Firstly, I have to say that I pleased and extremely flattered by my tutor feedback. Cari has identified strengths in my work that I intend to use as I move forward onto Ideas and Processes:
- Drawing skills
- Eye for composition
- Thoughtful analysis and reflection
- Good use of descriptive language and context-specific vocabulary (for this level)
I have often found things that challenge me actually inspire the most learning. Mirroring this, the areas that Cari has identified as not working are really useful. For example:
“The conceptual weight applied [at this point] which doesn’t appear in the earlier development work.”
Right at the beginning of the project I stated I wanted to pursue a process-led investigation and identified my interest in Formalism above all else. I successfully used printmaking and 3D manipulation to explore pattern generation. Then as if from nowhere, I concluded the project with a Conceptual piece. My sketchbook work drops off suddenly, the empty pages stare blankly as if to illustrate my own bewilderment.
To say ‘as if from nowhere’ is disingenuous, on reflection I would attribute my deviation from the brief to two main factors:
The wording of a “Final Piece” – Early on I could see merits in my sampling and I knew I had some strong pieces, I simply did not know how to develop them into a ‘Final Piece”.
Having spoken to Cari, I realise a “Collection” would have been a more suitable conclusion:
“A series of refined printed designs- a family of patterns which share colour and pattern aesthetic but at different scales and density, exploring layering and density of pattern.”
Here I feel Cari is ‘speaking my language’ -this fills me with excitement -this is me!
I think I brought deeply embedded preconceptions to the term ‘A Final Piece’. Despite my project’s clear concern for design principles, I reverted to my Fine Art experience to justify the Quilt/Cloak. To add value I automatically tried to intellectualise it.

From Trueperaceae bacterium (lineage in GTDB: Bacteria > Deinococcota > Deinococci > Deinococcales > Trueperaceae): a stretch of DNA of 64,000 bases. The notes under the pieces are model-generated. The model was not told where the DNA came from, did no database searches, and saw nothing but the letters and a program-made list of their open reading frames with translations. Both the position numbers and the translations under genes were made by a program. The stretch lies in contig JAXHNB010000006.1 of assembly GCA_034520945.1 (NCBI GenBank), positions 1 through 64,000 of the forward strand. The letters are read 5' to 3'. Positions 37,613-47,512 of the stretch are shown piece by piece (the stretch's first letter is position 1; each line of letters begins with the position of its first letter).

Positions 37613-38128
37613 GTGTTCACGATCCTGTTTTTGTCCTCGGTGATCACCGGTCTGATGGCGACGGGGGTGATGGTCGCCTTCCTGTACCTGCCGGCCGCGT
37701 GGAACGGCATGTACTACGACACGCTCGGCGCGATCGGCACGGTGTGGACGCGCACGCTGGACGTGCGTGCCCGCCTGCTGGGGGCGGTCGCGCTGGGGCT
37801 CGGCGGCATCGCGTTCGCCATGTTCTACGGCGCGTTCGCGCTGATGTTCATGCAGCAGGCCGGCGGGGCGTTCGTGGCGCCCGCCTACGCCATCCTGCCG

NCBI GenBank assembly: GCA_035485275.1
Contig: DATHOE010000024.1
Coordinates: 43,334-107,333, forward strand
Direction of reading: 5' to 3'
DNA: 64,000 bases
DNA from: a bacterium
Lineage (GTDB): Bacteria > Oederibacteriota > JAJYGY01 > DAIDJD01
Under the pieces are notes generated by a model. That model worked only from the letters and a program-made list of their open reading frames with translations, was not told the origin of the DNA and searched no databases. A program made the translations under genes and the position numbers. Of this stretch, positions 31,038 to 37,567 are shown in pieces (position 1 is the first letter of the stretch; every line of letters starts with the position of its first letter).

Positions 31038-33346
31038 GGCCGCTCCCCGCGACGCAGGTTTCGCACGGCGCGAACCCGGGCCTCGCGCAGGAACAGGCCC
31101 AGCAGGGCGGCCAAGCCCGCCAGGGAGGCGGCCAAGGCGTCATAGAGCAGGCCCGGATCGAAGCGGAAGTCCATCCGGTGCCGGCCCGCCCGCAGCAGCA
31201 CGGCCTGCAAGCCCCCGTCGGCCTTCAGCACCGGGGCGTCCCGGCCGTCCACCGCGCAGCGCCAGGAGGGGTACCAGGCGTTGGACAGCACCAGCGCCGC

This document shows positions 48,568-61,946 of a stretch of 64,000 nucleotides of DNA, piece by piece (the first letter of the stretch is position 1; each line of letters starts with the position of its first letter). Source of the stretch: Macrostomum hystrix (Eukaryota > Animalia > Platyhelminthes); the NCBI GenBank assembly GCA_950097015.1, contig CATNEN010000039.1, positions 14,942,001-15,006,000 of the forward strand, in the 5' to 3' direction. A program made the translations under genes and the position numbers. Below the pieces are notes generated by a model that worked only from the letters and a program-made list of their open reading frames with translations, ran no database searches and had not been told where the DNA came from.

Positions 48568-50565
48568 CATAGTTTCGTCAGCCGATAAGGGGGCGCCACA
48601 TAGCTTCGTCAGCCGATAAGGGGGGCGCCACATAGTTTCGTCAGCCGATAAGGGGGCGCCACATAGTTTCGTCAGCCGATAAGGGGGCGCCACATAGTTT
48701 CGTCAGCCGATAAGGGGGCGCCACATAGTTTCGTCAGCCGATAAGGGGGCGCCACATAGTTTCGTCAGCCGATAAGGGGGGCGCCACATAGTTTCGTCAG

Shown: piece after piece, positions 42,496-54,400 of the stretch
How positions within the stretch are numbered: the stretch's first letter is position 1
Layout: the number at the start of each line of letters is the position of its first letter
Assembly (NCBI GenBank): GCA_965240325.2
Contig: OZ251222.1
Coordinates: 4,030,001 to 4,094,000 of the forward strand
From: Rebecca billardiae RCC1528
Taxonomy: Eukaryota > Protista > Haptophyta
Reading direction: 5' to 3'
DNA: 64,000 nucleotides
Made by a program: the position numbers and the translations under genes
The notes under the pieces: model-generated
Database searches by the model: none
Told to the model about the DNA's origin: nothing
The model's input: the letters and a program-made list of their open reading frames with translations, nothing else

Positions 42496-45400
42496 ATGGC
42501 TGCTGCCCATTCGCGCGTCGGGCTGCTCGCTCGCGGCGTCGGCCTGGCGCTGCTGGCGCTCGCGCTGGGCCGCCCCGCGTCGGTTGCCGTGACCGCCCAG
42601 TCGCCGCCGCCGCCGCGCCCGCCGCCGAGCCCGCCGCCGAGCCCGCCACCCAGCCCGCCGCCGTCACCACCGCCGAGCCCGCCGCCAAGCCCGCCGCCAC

My reading and research: As I read about the Art/Craft debate and researched the implications of Sloppy Craft, I allowed myself to become distracted, falling into what Cari described as a ‘rabbit hole’. She is absolutely right when she says I was: “swayed by external perceptions of value” I have a naïve tendency to believe what I read and I need to be mindful of the sources I am using. For Example: Tate.org has a heavy bias toward art.
Since Textiles straddle Art, Design and Craft, there was nothing inheritantly wrong with my decision to work conceptually; many artists use craft materials and processes in their work. It just wasn’t the right conclusion to the brief I set and the preparatory work I did. I also need to remember why I’m here on a Textiles Course, doing something new.
“Try to ground your reading by considering it against your innate strengths and interests.”
I find it really interesting that my ‘Final Piece’ and the ‘Pseudo Final Piece’ both assumed a flat rectangular form: suitable to be displayed against the wall in a gallery. This seems to be a sort of default setting in me, I need to think more carefully about the context of my work. Think outside of the White Box!
I am keen to move onto my next course but I don’t feel comfortable leaving the project as it stands. I discussed my next steps with Cari:
ACTION PLAN BEFORE ASSESSMENT
- The emotive conceptual reading of the Quilt/Cloak to remain as evidence that I thought about alternative interpretations and contexts.
- Re-evaluate Quilt/Cloak without reference to concept, ie, using formalist principles.
- Fill gaps towards end of sketchbook with regard to Quilt/Cloak.
- Elevate earlier samples through presentation.
- Support samples with photography.
- Re-evaluate pattern-based, process-led samples, consider in appropriate context.
Having reviewed my feedback I have clearer ideas about how the project could have been concluded, I will be adding notes about this also. The extent of this remains unclear and I will reconsider when the work is physically in front of me again.